By Martin Graham
The area on Corstorphine Hill is known as the Rest and Be Thankful was featured in the climactic final passages of the novel when the two main characters Alan Breck and David Balfour bid each other farewell as they survey the view of the city and the castle.
The literary landmark is part of a proposed land exchange deal between the Zoo and City of Edinburgh Council.
The Royal Zoological Society of Scotland, which runs Edinburgh Zoo, claims that the original Rest and Be Thankful is further up the hill and they have offered to restore it in exchange for a chunk of land to the east of the zoo which includes the current site.
The Zoo claims the land grab is the only way they can proceed with vital modernisation plans.
But local campaign group the Friends of Corstorphine Hill insist that the land offered by the Zoo in exchange will not make up for the land lost, and that development has already started on another part of the hill.
Eddie Price is the chairman of the Friends of Corstorphine Hill.
Mr Price said: “The Rest and Be Thankful is just a smokescreen.
“The zoo wants to expand on the west side of the hill.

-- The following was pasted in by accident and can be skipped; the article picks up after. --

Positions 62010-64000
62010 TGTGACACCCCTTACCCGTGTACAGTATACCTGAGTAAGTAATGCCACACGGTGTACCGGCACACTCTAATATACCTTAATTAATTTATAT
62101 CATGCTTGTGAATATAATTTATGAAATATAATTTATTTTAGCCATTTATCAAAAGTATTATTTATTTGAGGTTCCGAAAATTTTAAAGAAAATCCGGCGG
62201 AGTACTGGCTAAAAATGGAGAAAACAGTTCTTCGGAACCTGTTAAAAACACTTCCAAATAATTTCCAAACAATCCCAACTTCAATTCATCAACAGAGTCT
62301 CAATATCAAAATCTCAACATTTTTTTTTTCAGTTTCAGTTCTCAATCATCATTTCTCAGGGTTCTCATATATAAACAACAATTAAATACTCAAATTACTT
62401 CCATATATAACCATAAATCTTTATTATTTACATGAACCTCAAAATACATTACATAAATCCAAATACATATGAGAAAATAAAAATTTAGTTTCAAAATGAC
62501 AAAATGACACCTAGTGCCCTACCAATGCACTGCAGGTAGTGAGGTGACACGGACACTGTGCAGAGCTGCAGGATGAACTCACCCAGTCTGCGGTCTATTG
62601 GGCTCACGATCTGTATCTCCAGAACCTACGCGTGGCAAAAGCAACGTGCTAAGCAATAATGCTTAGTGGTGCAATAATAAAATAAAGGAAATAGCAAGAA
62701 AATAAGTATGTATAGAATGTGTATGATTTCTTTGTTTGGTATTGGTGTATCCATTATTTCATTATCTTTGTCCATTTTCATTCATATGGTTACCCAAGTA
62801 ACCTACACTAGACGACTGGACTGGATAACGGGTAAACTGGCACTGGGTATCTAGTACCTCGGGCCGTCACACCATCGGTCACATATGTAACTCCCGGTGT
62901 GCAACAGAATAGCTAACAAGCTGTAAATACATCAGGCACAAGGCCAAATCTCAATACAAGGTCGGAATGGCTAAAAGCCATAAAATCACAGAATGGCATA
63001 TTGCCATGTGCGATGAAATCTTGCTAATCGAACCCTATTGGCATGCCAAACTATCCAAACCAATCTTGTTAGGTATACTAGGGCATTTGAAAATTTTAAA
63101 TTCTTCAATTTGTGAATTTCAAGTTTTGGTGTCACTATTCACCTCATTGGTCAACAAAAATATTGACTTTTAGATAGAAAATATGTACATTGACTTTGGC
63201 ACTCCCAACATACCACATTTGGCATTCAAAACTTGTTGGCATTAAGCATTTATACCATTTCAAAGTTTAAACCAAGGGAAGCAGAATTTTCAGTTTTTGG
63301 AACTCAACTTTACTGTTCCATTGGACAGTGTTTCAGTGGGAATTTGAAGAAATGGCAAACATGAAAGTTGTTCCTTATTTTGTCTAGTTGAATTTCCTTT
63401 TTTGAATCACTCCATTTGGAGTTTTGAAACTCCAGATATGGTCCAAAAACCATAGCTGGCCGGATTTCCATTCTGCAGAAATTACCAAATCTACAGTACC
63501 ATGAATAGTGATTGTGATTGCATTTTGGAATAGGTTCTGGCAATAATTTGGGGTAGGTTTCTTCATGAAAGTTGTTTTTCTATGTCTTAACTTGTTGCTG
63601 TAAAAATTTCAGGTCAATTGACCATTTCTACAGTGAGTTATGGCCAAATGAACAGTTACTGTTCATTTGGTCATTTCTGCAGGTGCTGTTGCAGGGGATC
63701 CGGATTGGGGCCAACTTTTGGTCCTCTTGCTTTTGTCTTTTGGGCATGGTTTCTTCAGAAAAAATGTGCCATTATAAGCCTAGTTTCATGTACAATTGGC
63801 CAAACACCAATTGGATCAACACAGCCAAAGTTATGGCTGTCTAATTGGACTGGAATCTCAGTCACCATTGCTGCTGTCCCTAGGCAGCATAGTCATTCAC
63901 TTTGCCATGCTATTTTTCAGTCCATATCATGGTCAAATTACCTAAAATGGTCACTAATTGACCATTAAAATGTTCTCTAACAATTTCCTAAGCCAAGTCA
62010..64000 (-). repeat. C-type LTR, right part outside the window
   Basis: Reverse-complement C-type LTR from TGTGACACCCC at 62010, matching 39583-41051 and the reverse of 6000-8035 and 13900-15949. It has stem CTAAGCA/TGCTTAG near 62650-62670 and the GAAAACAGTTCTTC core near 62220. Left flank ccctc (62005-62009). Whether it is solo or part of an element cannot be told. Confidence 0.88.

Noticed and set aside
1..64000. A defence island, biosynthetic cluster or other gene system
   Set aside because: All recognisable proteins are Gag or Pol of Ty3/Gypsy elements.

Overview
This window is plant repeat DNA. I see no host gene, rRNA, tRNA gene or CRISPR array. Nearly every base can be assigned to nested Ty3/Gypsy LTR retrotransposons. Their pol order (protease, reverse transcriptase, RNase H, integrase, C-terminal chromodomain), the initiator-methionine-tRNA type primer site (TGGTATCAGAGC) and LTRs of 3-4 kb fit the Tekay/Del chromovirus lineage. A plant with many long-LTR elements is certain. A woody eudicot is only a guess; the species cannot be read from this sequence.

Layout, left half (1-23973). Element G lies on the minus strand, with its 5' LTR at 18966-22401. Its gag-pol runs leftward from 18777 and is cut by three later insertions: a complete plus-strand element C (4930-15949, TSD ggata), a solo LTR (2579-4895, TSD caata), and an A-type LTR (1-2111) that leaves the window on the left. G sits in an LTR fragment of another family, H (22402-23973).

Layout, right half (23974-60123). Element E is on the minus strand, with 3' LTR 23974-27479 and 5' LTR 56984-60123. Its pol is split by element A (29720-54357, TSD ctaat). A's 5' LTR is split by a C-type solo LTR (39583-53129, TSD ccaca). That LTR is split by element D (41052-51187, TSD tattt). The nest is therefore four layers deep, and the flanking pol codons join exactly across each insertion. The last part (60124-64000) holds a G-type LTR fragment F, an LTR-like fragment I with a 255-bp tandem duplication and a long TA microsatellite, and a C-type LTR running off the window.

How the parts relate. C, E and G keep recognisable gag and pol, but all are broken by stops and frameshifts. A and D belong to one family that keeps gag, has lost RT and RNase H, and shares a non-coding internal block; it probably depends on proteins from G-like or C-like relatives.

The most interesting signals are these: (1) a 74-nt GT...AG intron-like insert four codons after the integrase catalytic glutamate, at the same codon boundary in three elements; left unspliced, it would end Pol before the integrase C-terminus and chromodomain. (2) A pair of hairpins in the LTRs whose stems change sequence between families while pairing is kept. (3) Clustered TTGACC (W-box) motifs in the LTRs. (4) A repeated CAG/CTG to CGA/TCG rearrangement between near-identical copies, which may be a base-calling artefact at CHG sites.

“They have already sold off land on the east side of the hill to a developer to build 80 homes which they say will make £50 million for the zoo.
“Now they want to build an animal hospital and a road on the other side of the hill where there is currently a nature reserve.
“There are badgers and buzzards living there, and deer have been spotted.
“It’s one of the most beautiful parts of the hill but the zoo just want to fence it in and then no-one will be able to enjoy it.
“They have offered a patch of land in between their fences as compensation, it’s overgrown with gorse.
“We have had ongoing battles with the zoo for years, they are always threatening that the zoo will have to move elsewhere.”
The Zoo’s chief executive David Windmill said: “We were interested to hear that the original Rest and Be Thankful was actually located near the top of the zoo.
“If it is possible to determine the site and if the site is on our land, we believe that it could be possible to recreate the original site and establish a viewing point once more.
“Obviously with the number of trees that have grown the viewing is more limited than it was when Robert Louis Stevenson described it.
“In order to overcome that, the society is more than happy to offer to design and create a revised walkway and viewing area that can give visitors to Corstorphine Hill the full glory of the original view, or more accurately, a slightly better view from a higher point.”